"I was annoyed that I had missed out. I really wanted to join them for what looked like a great weekend, so when I saw a weekend ticket on sale on the Gumtree website, I arranged to meet up with the seller," says Mr Boyers, pictured, an account executive with an online communications agency in London.

"We met in a pub and even shared a pint after I had bought the ticket from him. I paid him £200, which seemed reasonable as the official price was £140 and tickets had sold out by then."

When September came, he was really looking forward to his weekend away. He and his mates journeyed by train and ferry from London to the Isle of Wight, all of them wearing fancy dress in keeping with Bestival's "out of space" theme. Mr Boyers, 28, was dressed as a Star Wars stormtrooper and looking forward to seeing his favourite acts such as Massive Attack, Elbow, Kraftwerk and Fleet Foxes. "The journey was all great fun but I got a shock whenwe arrived because I was refused entry and told by the festival organisers that my ticket was fake," he recalls. "I was astounded and gutted. I had absolutely no suspicion that the person who sold it to me was scamming me."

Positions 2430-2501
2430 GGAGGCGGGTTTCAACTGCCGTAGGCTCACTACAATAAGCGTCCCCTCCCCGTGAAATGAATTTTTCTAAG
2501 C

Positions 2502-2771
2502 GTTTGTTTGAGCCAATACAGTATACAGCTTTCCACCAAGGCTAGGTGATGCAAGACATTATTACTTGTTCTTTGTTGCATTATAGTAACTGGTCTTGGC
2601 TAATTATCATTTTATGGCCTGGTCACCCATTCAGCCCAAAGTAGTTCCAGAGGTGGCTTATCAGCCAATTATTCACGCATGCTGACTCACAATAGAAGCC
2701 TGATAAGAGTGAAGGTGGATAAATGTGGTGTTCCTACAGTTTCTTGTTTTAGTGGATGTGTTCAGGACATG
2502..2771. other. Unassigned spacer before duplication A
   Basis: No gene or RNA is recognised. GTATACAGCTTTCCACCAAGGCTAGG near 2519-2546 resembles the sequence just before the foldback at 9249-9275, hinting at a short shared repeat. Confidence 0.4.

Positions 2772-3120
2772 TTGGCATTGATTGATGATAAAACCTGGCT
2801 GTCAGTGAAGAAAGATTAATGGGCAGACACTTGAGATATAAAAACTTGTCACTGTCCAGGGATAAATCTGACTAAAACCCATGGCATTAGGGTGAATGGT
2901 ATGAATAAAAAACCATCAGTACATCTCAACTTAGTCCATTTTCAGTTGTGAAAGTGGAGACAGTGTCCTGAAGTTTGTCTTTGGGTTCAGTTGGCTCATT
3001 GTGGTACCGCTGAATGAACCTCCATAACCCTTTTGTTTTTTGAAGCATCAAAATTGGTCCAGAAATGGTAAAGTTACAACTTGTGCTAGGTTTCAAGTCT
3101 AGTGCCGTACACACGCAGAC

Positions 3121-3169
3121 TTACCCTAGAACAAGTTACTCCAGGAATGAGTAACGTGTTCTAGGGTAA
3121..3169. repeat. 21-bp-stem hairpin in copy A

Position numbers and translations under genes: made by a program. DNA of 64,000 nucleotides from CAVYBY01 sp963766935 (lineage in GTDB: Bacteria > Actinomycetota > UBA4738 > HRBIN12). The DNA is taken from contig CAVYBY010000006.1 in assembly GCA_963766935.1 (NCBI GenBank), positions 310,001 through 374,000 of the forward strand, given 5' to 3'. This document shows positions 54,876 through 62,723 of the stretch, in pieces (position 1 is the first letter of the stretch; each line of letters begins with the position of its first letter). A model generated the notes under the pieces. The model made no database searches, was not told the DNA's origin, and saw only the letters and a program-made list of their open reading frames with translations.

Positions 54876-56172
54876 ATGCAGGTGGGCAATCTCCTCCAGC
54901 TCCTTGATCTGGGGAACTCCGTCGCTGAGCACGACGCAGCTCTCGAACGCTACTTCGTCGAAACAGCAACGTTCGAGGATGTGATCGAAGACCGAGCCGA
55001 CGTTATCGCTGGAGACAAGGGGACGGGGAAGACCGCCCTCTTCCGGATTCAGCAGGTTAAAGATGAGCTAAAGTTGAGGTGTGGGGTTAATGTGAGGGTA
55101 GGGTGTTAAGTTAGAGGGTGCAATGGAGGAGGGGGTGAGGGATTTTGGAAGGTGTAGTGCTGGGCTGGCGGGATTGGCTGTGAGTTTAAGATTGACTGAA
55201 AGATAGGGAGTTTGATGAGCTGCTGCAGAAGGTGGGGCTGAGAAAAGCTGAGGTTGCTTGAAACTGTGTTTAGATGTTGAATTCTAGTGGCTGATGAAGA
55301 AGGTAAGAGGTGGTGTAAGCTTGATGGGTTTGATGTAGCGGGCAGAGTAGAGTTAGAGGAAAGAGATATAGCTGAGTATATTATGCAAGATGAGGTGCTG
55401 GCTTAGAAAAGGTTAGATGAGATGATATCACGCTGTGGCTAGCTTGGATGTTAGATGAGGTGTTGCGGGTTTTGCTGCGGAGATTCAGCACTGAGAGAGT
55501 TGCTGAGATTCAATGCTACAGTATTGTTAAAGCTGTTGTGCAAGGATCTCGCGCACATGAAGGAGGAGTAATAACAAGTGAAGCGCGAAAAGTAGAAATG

Desperate to join the 43,000 revellers at the sell-out festival – especially after travelling all theway to the island – Mr Boyers begged organisers to let him buy a ticket and spend the weekend with his friends. "To my relief they did let me buy a ticket and we ended up having a great time. But I really resented having to pay twice and couldn't really afford it. It has taught me a real lesson about buying tickets from dodgy sellers. I'm certainly not going to make that mistake again."